– Can I draw one more connection too? I think that’s so huge in terms of efficacy and what teachers are seeking. I think two things that feedback can provide is empowerment. And we are in the middle of years now of a complete lack of control and any predictability. And so anytime that someone can help a teacher understand and own some part of the outcome in a classroom or own how to respond to what kids are bringing through that classroom door, that’s empowering and that is a trauma-informed priority. You know, and I think that that is something that even a 10-minute conversation can ensure for a teacher when done well.

– One thing that really stuck out to me here is, you know, I think so often we talk about the value of feedback in the academic, the study ’cause you said the study, is then the next, you know, set of words are about, you know, what helps teachers make and sustain changes, what impacts student outcomes, and what stuck out to me there was this opportunity to lift up the teacher need and desire in this moment. You know, wow, what a good reason to be giving feedback. Yes, it can lead to positive outcomes for students, but also it’s what the teachers are telling us that they want. So, you know, let’s talk about, and maybe not the why but the how in a context where we do feel like we have less time, you know, what are some tools that leaders that are designing mechanisms for feedback can make it more efficient? You know, I know I have a few, but I’ll ask you guys, you know, what are you seeing or recommending to kind of make it easy and time-saving for the teacher as well as the educators that are supporting them?

– I think one of the processes that we use with the principals as well as the instructional leaders or teacher leaders that we work with as well as instructional coaches is the idea that there are multiple types of feedback. Feedback doesn’t have to be some lengthy, you know, treaties on what it is that’s happening completely within your classroom or comprehensively in your classroom all the time. There should be moments where that occurs. But instead that those short opportunities to what we call a firm practice and a firm impact on students to be able to identify and highlight strength-based, but also offer wonders about what it is that could be happening inside the classroom or what is happening inside the classroom, those become very quick hits, and we have, you know, the opportunity to walk into a classroom in five minutes, maybe 10 minutes, see what’s happening and leave that sticky note behind that says, here’s the impact I saw you having. And that affirmation is a very powerful tool in building, it’s a quick hit, in building that teacher’s efficacy towards the type of classrooms that they’re trying to create.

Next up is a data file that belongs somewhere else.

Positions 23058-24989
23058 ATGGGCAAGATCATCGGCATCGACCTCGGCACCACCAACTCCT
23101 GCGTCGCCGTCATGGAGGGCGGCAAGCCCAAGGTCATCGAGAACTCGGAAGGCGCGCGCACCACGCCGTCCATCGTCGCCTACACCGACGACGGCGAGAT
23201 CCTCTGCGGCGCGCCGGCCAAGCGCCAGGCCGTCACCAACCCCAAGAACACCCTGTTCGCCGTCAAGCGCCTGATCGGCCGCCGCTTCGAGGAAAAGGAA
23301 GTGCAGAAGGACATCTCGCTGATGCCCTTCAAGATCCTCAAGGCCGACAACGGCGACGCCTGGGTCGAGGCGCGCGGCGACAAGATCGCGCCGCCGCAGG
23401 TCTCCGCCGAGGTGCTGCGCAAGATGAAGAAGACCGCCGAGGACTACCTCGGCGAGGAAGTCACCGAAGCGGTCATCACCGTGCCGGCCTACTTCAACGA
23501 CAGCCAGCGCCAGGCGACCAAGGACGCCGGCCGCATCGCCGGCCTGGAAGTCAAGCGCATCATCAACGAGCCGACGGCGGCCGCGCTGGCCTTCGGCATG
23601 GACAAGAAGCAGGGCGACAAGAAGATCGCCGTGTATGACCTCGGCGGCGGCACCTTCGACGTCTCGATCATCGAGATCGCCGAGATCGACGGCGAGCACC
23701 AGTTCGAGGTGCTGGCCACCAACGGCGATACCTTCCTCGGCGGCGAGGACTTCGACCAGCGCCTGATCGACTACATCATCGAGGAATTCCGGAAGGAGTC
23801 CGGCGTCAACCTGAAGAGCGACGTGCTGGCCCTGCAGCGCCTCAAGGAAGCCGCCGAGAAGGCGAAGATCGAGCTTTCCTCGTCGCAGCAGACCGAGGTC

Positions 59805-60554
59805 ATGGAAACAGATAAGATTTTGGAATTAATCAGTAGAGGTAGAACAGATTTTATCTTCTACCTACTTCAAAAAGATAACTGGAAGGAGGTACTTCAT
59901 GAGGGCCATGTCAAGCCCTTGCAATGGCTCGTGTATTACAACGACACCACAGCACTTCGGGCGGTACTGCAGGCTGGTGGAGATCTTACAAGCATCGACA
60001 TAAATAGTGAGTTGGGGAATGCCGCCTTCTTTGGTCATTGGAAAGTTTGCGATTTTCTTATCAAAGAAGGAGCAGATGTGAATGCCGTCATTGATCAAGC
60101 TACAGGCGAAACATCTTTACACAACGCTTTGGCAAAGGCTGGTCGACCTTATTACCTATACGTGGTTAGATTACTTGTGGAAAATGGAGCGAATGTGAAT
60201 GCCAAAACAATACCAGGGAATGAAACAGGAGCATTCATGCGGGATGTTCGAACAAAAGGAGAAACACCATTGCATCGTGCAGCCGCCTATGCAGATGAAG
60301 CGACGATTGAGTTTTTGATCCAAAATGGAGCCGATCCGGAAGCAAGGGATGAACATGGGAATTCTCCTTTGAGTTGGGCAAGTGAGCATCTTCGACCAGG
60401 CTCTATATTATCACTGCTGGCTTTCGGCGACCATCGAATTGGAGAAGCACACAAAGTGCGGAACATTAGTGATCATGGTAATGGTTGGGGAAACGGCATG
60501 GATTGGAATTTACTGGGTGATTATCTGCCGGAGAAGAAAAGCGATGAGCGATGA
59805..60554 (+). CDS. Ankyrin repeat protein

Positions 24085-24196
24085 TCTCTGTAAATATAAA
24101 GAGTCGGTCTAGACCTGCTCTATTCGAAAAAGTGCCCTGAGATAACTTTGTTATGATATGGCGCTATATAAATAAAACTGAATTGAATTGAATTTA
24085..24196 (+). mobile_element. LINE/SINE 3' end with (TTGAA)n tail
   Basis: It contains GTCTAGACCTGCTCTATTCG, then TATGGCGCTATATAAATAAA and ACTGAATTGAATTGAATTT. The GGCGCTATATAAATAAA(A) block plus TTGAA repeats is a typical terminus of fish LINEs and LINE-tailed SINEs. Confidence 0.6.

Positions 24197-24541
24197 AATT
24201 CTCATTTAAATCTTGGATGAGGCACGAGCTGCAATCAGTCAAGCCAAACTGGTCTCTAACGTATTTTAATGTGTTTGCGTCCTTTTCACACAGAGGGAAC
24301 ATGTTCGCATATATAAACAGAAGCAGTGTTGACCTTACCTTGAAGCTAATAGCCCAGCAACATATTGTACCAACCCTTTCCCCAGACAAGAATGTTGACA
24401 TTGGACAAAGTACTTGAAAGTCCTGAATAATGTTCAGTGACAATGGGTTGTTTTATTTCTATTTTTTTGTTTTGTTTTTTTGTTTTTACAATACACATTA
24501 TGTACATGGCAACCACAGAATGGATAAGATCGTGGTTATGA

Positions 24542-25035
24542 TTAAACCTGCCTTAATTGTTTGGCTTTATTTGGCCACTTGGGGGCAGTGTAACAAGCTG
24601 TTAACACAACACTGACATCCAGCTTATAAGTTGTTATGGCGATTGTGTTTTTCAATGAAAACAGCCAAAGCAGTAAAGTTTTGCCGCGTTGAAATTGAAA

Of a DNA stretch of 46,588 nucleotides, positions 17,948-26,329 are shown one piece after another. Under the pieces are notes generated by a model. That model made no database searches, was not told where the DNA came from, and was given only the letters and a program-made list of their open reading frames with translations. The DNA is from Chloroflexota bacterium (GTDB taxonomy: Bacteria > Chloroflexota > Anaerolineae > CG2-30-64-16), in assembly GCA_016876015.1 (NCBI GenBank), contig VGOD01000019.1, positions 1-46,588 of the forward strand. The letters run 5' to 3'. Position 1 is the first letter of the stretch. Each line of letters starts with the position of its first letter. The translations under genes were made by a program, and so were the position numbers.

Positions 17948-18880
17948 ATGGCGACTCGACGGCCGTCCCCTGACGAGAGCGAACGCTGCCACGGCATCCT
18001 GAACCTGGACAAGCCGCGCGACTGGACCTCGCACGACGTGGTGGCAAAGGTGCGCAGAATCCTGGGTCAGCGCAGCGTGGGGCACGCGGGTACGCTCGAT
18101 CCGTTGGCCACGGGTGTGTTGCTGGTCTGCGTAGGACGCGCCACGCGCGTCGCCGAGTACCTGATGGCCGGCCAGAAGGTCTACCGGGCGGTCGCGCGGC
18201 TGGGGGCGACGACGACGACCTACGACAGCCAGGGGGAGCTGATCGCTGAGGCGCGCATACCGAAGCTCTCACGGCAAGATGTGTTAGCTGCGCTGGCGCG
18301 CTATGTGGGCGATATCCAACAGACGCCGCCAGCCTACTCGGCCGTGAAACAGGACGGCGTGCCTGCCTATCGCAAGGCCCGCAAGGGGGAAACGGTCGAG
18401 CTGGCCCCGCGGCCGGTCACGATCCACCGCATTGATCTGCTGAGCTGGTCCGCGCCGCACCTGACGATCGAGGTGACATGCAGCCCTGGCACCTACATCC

– And I think critical two is a couple of shifts that we’ve really encouraged is one is aligning to a teacher’s goals. So it’s very targeted. It’s very meaningful to the teacher. And then aligning to really bite-size actionable next steps. We had a teacher just come up to us the other day and say, someone told me I needed equity sticks. What does that mean? I said, well, tell me the context. Well, how did they suggest it? It just said I need equity sticks. That’s not actionable. We’re not building any understanding of impact to understand why they might have suggested equity sticks. So we talked it out. But I think the other third important piece that you can accomplish on a sticky and a 10-minute visit is that you can also help link, teachers need so much help being able to integrate academic, social, emotional and behavioral learning in a lesson versus these advisory standalone. So anytime you can create feedback that gives them, hey, it’s not only going to affect instruction, it’s affecting this competency, this social, emotional need in your classroom. And lastly, I think your platform is such a rich addition to a school’s tools and resources. We’re always looking for effective and efficient methods. And so if you have someone coming in, giving a quick hit of feedback aligned to goals, we become the voice in the head for a reflective practitioner to then go and watch themselves. Start with watch yourself. That’s where we always have to start before we’re willing to share with someone else. But we start to be able to, a common understanding of what we’re looking for when we do this consistently in a building. So when they jump on a platform like yours, now you’ve got a whole team who is looking for the same things and willing to share ideas in bite-size pieces.

– Well, it’s almost like you teed up the need for break there, Amy, because what I had next for us to talk about in our next segment was being a reflective practitioner. So if that is intriguing for anyone watching this video, head to pltogether.org for the rest of what we’re going to talk about as well as many more conversations. Amy and Patrick, thanks so much for being part of PLtogether.

– Thanks Adam.

– Thanks Adam.